Piagetian Theory




JeanPiaget was an influential psychologist whose works are evident inmost school program curriculum in various parts of the world. TheSwiss psychologist was instrumental in developing the Piagetiantheory which is of course named after him and played an importantrole in describing intellectual development in children till theybecome adults. Jean Piaget became first involved with childrendevelopment when he was working to develop French translations ofEnglish intelligence test. Piaget found that that children gave outthe wrong answers due to their logical thinking. Piaget therealization that children were not less intelligent than adults butrather their thinking was very different from that of adults. It isfrom this realization that Piaget developed the four cognitive stagesof development in children learning process. As an 11 grade teacherfor a physics class, Piaget’s theory of cognitive development wouldhelp me develop a curriculum that is relevant and consistent to the16 year old cognitive abilities through challenging their mentalabilities and by apply a variety of concrete experiences in class.

Accordingto Jean Piaget, children learning process can be broken down intofour stages. The first stage is referred to as the sensorimotor stageand it is experienced at the infancy and toddler stage when childrenhave 0 to 2 years. At this stage children learn through manipulatingobjects and sensory experiences. In the sage of preoperational,children learn to use language and represent objects with words andimages. At this stage children don’t understand logic and otherpeople’s point of view. This is experienced between the ages of 2-7 years. The concrete operational stage is characterized by childrendeveloping their logical capabilities and understanding that theirown feelings and thoughts are unique to them. This is usuallyexperienced when kids are between 7 and 11 years of age. Finally,there is the formal operation stage where children develop deductivereasoning abilities and have an understanding for abstract ideas.There is also more development in logic reasoning as children aremore capable of analyzing problems with potential solutionsespecially those that revolve around science. In a physics class, theinstructor should focus on a series of learning process that willassist use their abstract thinking as well as develop their deductivereasoning and finally learn how to use methodologies such as formulasin calculations to arrive at answers to problems.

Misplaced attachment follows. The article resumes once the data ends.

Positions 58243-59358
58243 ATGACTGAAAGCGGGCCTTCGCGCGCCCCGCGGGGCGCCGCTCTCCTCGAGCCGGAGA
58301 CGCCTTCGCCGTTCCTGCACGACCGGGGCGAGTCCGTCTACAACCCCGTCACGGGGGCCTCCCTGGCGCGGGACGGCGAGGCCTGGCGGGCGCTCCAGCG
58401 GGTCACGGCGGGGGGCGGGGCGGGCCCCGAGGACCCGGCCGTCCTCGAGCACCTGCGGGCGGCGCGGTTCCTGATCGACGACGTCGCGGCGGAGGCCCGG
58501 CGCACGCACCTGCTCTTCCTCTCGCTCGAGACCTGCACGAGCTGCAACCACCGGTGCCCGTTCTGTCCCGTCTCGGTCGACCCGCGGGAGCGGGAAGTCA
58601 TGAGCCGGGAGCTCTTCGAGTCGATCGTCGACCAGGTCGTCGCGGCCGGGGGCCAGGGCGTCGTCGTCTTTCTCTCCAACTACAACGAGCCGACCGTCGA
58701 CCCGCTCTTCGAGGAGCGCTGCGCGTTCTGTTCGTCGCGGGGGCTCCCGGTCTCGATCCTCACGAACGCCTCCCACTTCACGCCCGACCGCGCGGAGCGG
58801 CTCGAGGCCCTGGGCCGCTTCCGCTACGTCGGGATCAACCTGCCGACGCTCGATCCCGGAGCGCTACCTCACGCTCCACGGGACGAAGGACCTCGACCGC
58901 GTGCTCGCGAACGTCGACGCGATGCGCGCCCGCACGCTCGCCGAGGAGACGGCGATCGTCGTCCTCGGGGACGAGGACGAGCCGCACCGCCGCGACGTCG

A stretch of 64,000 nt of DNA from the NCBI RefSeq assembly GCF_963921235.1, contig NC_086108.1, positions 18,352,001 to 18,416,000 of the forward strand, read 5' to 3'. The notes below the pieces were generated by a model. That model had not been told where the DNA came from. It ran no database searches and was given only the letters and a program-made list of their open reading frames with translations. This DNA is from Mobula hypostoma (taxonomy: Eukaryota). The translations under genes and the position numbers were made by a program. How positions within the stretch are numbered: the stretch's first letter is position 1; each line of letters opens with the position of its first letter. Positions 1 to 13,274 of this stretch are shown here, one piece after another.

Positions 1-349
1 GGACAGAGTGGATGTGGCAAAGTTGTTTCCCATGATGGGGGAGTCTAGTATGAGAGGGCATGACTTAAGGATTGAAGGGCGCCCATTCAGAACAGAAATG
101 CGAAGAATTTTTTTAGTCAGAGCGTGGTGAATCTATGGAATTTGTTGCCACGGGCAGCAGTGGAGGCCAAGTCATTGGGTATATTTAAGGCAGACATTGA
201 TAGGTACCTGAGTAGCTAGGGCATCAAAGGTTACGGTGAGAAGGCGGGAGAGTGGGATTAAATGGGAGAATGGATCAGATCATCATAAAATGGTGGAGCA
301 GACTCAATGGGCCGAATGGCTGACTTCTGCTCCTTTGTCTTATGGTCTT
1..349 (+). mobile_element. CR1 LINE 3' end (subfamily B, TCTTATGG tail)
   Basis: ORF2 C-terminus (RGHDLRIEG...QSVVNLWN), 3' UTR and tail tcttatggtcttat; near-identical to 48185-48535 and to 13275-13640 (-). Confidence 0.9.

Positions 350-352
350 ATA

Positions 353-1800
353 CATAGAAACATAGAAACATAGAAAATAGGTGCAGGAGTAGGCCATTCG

Asa physics teacher for 11thgrade students I would utilize the Piagetian theory of development inlearning processes by applying the following measures in thecurriculum. First, I would have the students use deductive logic toevaluate the outcome of various events in the classroom. For example,I would introduce the class to hypothetical situations and evaluatehow they arrive at their answers in the physics class. Secondly, Iwould test the students’ abstract thinking abilities by applyingthe same hypothetical situations where students would need to arriveat a decision depending on the set of given alternatives. Tests onabstract though assess the students planning processes as they chooseoutcomes based on the consequences of their actions, and not fromtheir past experiences. For example, I would simulate a case studyproblem for the students in the physics in one of the learningactivities in the curriculum. The case study will have a story basedproblem where students are required to only utilize the necessaryinformation in the story in order to arrive to a solution. The casewill also have a mix of problem solving calculations. In addition, Iwould ensure that the curriculum has a series of experiments inphysics at the end of the week. The experiments will include a set ofinstructions for the students to follow and later test theirdeductive reasoning at the end of the experiment when students jotdown what they learnt from the experiment.